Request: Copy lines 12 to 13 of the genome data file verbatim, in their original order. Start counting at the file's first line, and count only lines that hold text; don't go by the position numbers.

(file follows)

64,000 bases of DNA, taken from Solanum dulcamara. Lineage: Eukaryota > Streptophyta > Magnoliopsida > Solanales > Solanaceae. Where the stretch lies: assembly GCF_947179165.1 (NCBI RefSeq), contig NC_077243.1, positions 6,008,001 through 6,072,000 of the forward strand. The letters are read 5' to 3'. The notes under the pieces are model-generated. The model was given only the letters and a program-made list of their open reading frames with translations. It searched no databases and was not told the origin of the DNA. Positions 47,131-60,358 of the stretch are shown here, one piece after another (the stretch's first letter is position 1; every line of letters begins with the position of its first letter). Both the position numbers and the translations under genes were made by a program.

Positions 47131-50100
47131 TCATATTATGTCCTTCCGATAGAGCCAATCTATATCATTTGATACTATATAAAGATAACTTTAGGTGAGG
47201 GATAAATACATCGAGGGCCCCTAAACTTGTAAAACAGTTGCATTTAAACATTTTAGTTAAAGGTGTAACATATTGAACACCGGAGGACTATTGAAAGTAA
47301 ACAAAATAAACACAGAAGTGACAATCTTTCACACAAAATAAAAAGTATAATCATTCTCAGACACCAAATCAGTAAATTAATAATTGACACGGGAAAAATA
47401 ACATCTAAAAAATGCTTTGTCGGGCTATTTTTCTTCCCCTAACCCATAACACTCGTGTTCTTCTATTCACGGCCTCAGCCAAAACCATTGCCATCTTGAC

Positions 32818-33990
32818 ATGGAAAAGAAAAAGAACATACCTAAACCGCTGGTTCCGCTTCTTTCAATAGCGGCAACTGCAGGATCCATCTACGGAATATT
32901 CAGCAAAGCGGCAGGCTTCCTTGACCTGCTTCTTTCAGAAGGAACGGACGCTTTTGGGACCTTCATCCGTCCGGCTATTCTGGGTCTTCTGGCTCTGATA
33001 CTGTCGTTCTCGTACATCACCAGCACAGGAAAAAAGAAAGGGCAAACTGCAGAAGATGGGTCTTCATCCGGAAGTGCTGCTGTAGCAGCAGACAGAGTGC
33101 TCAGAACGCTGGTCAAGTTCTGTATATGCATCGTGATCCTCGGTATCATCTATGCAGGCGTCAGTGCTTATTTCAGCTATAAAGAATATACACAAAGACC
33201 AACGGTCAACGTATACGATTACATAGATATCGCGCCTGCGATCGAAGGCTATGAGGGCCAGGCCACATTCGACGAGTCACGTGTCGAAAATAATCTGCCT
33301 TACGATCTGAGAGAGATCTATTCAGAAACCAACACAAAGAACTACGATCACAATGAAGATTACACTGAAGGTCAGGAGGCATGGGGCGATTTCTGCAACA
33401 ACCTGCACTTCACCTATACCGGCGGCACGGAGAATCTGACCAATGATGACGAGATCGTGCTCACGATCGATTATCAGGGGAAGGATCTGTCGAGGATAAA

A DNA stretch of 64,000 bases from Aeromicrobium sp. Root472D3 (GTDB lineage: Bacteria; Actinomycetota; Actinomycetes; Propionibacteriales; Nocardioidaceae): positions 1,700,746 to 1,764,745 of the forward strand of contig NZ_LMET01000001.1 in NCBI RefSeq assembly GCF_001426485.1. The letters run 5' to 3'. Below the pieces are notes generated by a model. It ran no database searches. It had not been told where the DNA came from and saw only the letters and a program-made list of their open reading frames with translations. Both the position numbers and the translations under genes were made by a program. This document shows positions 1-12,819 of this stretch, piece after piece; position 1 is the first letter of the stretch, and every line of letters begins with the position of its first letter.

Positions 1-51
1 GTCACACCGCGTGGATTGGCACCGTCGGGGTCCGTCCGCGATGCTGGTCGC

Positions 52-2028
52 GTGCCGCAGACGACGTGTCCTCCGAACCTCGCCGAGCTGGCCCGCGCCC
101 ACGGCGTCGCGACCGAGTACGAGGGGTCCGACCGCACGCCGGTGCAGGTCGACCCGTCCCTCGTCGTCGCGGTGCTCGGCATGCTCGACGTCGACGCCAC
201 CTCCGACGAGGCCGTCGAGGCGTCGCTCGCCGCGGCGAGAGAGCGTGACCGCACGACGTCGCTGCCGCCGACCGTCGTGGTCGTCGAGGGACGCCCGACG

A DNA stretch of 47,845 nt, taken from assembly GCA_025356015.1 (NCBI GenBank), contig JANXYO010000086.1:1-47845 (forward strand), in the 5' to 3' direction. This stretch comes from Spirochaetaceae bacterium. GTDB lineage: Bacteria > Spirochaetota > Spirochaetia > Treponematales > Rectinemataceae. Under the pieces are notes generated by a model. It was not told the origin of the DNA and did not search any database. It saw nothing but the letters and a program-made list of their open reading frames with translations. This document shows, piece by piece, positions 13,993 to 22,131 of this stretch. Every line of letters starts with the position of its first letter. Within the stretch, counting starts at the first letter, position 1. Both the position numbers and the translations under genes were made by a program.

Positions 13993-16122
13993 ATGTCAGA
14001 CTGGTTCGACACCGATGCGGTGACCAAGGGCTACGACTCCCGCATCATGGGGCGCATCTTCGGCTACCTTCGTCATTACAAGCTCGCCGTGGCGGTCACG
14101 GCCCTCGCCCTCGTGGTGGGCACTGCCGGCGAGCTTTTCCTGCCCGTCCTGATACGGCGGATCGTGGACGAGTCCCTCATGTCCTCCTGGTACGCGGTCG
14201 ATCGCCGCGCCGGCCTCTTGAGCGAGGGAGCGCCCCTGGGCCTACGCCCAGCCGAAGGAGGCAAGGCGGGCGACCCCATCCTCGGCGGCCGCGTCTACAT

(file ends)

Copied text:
33201 AACGGTCAACGTATACGATTACATAGATATCGCGCCTGCGATCGAAGGCTATGAGGGCCAGGCCACATTCGACGAGTCACGTGTCGAAAATAATCTGCCT
33301 TACGATCTGAGAGAGATCTATTCAGAAACCAACACAAAGAACTACGATCACAATGAAGATTACACTGAAGGTCAGGAGGCATGGGGCGATTTCTGCAACA